Newspaper article The Canadian Press

TIFF 2017: Movie Magic from Math and Science

Newspaper article The Canadian Press

TIFF 2017: Movie Magic from Math and Science

Article excerpt

TIFF 2017: Movie magic from math and science


This article was originally published on The Conversation, an independent and nonprofit source of news, analysis and commentary from academic experts. Disclosure information is available on the original site.


Author: Anthony Bonato, Professor of Mathematics, Ryerson University

Math and science are hot topics with contemporary filmmakers. Think of the brilliant portrayal of African-American mathematicians and scientists in 1960s NASA in "Hidden Figures" or the tale of mathematical genius, Srinivasa Ramanujan, and his groundbreaking work with Godfrey Hardy at Cambridge University in "The Man Who Knew Infinity."

The Toronto International Film Festival (TIFF), underway this month, is not immune to the charms of math and science, with past crowd-pleasers such as "The Theory of Everything" and "The Martian." As a mathematics professor with a love for film and a Patron's Circle membership that offers access to many of the festival's premieres, I go on an annual search for STEM-centric movies.

Strange cultural collisions can occur between STEM (science, technology, engineering and mathematics) storytelling and fans. In a cast chat after the TIFF 2015 premiere of "The Imitation Game," Benedict Cumberbatch spoke about the protagonist, Alan Turing, as a mathematician and gay icon. In a now famous incident, his thoughtful reflections on Turing were disrupted by an audience member asking to "feast on his yumminess."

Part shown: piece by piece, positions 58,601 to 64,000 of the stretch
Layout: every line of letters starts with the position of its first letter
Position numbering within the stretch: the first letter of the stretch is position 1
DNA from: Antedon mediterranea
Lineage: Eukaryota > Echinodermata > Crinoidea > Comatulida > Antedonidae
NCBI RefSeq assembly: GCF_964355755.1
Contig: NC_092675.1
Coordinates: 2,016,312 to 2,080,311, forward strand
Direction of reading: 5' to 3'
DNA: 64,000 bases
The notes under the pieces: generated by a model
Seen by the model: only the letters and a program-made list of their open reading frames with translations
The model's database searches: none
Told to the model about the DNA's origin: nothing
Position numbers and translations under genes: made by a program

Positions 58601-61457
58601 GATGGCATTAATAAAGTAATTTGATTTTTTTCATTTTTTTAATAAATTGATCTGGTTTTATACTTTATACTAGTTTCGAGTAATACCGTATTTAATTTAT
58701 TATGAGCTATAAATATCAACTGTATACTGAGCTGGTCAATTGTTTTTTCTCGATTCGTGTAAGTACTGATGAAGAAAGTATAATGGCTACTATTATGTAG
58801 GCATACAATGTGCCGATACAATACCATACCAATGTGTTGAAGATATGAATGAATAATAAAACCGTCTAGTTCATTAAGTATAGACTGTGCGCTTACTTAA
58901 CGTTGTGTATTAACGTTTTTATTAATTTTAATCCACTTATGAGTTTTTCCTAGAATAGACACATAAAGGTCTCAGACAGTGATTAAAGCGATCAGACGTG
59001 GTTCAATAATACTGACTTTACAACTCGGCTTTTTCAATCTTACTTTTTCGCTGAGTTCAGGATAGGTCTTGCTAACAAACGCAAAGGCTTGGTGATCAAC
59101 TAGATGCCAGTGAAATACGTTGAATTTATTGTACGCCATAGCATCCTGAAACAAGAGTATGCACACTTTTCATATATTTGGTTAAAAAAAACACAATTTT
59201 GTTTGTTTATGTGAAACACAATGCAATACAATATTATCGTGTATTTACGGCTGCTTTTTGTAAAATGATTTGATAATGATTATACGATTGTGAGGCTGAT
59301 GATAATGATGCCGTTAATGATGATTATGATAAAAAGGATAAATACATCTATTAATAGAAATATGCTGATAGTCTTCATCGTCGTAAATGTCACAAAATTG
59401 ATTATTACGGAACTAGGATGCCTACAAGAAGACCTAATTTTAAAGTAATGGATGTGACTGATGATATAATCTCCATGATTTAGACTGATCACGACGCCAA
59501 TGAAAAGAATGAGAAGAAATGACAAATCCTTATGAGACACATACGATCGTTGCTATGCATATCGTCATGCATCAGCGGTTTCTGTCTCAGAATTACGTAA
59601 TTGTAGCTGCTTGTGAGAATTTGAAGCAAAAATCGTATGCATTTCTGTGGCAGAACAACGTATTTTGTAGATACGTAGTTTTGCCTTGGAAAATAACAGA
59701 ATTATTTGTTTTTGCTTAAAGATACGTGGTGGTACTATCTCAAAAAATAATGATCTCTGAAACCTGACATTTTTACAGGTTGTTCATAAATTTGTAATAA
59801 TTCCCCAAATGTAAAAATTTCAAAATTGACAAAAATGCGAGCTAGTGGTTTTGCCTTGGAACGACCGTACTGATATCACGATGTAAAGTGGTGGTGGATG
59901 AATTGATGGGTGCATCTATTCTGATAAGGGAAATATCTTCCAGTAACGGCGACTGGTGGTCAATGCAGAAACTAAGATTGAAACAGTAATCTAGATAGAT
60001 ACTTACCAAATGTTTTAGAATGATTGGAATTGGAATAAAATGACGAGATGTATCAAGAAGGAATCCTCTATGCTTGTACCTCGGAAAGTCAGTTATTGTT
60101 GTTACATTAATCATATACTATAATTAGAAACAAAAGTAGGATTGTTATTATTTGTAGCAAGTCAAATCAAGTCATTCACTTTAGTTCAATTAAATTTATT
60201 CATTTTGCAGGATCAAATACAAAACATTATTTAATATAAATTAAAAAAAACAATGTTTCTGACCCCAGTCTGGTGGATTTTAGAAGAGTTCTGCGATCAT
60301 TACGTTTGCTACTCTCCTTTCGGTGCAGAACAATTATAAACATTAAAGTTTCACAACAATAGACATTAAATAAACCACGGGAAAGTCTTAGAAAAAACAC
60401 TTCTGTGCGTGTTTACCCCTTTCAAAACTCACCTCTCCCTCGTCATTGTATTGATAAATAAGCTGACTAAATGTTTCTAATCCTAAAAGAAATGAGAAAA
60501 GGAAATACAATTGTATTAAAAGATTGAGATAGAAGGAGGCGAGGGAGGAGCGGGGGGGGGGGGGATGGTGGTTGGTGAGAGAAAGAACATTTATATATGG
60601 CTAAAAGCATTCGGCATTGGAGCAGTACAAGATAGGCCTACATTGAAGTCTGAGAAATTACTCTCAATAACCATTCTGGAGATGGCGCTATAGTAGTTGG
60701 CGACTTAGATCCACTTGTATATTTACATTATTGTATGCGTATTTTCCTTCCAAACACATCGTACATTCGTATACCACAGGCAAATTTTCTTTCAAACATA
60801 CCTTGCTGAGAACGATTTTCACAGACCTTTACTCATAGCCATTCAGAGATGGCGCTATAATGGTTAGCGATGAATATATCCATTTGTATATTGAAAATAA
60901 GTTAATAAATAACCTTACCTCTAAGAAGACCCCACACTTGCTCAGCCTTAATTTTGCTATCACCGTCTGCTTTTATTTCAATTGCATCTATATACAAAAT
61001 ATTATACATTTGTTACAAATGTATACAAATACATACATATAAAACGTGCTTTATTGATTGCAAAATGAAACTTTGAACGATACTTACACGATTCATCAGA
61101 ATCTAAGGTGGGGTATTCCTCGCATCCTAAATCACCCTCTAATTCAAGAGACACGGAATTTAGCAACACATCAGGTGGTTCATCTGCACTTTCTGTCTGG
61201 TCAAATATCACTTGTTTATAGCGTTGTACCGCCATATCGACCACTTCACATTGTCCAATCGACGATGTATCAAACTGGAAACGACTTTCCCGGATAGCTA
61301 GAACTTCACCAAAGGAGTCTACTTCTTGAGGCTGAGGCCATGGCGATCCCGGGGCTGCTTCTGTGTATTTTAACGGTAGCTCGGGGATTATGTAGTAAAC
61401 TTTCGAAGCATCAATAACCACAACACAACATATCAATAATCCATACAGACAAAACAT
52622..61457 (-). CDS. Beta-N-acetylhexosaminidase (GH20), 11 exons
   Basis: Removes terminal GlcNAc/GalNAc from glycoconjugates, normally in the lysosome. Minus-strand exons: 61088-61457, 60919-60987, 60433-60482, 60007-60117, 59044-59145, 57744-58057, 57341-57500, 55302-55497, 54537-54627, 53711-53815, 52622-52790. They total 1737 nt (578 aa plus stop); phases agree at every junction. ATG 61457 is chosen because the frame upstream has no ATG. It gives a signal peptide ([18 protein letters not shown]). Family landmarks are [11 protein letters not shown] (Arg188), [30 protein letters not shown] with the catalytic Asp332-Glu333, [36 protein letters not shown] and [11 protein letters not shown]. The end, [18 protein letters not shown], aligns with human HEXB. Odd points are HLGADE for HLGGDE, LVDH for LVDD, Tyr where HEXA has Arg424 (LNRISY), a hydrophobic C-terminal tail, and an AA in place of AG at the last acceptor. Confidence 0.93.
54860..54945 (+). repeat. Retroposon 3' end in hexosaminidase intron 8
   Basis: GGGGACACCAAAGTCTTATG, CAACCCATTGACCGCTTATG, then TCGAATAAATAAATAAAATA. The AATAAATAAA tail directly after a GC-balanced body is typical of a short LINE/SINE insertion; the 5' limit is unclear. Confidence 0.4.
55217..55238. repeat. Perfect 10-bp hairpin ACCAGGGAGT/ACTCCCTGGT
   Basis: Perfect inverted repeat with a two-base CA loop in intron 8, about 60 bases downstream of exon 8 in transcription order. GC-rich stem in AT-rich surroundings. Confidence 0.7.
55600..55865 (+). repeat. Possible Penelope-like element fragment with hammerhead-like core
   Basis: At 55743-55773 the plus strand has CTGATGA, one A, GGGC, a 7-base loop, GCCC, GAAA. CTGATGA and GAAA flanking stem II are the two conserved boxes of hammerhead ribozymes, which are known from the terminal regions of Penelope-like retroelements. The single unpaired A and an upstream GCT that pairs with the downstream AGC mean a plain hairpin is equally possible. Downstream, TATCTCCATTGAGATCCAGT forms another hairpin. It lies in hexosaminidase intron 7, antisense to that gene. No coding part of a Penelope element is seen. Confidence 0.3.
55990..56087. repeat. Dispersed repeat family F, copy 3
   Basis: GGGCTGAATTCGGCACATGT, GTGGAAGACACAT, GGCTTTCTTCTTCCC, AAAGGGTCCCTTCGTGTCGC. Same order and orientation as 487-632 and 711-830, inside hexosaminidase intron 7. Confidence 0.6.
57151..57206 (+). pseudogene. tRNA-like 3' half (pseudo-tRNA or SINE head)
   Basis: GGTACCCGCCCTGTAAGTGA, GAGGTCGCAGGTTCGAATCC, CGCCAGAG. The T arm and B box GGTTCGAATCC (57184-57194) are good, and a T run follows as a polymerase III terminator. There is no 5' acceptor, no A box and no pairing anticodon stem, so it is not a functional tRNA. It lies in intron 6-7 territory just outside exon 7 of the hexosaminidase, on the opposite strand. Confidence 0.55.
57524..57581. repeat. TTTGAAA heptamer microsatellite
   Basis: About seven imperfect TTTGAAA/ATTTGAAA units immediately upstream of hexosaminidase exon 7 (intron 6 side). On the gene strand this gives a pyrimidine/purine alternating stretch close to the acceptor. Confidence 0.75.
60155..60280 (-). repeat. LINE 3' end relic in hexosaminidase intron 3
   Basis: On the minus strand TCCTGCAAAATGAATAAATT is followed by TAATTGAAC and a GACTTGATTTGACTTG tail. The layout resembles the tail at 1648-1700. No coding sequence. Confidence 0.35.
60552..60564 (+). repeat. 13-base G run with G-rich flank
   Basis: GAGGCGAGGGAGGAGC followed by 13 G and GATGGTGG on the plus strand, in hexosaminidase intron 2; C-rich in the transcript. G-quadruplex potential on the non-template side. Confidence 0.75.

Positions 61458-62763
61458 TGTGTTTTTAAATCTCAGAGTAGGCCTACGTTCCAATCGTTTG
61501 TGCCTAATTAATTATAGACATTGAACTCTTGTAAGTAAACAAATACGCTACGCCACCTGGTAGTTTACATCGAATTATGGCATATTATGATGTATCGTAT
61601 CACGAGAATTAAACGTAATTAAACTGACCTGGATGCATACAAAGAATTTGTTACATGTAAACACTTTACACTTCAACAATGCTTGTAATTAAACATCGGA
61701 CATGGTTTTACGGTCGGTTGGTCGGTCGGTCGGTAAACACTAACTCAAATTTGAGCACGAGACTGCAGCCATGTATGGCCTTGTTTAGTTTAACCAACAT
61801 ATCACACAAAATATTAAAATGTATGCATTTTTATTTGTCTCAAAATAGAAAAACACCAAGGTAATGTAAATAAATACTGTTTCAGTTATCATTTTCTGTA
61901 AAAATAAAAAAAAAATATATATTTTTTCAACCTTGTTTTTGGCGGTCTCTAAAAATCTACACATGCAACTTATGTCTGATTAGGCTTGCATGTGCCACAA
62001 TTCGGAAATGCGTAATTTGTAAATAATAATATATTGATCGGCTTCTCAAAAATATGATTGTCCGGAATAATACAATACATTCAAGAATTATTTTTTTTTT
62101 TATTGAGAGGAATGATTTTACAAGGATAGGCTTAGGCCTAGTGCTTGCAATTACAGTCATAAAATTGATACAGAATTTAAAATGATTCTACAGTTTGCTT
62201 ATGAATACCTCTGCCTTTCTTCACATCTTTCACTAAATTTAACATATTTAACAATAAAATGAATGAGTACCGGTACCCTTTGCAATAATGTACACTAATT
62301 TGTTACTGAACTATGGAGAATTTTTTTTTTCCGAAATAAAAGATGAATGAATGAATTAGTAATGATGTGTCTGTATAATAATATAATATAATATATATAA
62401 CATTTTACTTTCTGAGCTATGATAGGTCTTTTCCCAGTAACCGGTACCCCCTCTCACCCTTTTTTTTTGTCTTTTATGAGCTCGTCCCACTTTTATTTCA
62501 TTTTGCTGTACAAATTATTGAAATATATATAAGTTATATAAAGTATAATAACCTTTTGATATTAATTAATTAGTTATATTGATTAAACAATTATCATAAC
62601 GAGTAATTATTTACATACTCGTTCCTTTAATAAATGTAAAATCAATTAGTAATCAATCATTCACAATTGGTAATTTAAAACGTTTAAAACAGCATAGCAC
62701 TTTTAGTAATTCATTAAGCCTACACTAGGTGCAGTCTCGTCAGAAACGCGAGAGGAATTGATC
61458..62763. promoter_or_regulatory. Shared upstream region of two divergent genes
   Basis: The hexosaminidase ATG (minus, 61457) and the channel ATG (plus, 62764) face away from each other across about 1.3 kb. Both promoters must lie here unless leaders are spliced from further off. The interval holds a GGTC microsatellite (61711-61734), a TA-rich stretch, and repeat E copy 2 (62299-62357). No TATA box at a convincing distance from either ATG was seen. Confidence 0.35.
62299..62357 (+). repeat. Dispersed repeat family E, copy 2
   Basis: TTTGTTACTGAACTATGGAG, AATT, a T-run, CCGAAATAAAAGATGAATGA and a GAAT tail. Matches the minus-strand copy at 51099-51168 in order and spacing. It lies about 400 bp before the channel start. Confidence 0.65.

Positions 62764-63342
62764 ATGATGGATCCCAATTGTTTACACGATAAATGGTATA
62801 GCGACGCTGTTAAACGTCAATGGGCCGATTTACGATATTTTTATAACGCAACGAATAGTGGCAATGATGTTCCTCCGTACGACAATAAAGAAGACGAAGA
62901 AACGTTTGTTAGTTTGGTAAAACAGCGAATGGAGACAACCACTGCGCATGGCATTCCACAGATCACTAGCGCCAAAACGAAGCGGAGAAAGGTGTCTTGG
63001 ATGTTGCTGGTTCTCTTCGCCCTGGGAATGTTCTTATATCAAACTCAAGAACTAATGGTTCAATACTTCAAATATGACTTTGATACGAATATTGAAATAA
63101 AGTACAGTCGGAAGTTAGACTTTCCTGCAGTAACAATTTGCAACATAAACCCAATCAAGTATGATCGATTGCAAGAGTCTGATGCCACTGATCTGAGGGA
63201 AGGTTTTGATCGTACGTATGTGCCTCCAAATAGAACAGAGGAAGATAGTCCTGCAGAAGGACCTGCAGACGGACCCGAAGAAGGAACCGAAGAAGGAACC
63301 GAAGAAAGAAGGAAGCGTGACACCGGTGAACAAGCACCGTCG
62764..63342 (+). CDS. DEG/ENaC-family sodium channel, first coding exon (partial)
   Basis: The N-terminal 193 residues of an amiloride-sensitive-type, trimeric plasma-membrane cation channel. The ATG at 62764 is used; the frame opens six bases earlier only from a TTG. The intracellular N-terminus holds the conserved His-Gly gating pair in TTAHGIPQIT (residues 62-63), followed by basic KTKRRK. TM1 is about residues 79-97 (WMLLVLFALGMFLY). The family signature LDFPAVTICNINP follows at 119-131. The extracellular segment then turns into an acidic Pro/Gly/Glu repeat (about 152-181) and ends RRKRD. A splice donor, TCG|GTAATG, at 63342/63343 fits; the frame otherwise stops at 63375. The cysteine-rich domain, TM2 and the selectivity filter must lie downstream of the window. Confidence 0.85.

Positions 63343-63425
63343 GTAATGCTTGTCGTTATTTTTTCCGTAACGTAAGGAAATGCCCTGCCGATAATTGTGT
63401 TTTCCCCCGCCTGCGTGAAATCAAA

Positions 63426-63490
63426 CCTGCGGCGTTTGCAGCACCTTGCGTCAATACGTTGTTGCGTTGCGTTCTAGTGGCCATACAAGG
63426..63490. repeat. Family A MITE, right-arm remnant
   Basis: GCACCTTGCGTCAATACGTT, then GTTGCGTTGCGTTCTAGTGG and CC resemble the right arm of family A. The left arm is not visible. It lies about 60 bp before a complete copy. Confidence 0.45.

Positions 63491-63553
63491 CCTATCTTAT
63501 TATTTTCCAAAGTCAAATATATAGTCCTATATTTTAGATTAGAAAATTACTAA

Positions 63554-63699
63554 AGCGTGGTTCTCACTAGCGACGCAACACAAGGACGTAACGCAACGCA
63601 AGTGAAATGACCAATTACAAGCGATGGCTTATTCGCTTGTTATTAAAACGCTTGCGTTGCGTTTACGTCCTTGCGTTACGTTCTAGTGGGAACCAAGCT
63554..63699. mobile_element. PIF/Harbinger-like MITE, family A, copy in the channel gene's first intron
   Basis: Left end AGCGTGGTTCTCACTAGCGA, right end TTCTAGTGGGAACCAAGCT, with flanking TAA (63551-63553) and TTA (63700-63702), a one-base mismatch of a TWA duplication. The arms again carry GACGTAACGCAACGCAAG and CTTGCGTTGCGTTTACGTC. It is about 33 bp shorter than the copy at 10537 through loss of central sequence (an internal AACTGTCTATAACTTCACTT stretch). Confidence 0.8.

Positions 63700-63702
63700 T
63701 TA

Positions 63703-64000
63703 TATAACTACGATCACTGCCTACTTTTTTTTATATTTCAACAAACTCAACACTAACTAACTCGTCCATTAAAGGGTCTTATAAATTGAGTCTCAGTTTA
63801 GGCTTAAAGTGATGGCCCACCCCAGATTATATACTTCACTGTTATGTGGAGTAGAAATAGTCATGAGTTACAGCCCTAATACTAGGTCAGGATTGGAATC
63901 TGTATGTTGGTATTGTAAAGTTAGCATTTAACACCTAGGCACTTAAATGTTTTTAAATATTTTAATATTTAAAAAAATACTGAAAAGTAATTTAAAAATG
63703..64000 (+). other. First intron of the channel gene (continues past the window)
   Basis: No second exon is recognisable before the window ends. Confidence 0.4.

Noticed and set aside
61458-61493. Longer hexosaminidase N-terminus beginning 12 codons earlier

Although TIFF made recent headlines about slimming down its slate of offerings, there is no shortage of movies this year to pique my interest. Two movies caught my attention, each with science themes, and I give flash reviews of them below.

The Current War

1880. The world is still lit by fire.

These words on the opening title card set the stage for "The Current War," whose world premiere was at TIFF 2017.

Benedict Cumberbatch plays Thomas Edison, who is in a race with George Westinghouse, played by Michael Shannon, to get electricity to market. Edison is a proponent of direct current, which is safer, more expensive and has less range. In contrast, Westinghouse developed alternating current, which is cheaper but potentially lethal. Alternating current won in the end, but Edison was not willing to easily let go of the fight.

"The Current War" is eerily evocative of the modern race to innovation and commercialization within STEM.

Imagine a present-day Edison as Elon Musk pitching a new electric car. Director Alfonso Gomez-Rejon does a superb job telling a lesser known story about the commercialisation of electricity set against the backdrop of late nineteenth century Americana.

Cumberbatch is no stranger to playing brooding and complex intellectuals, from Alan Turing to Sherlock Holmes to superhero Doctor Strange. Shannon is a familiar face in science fiction outings, playing the loyal father in "Midnight Special" and the villain General Zod in "Man of Steel. …

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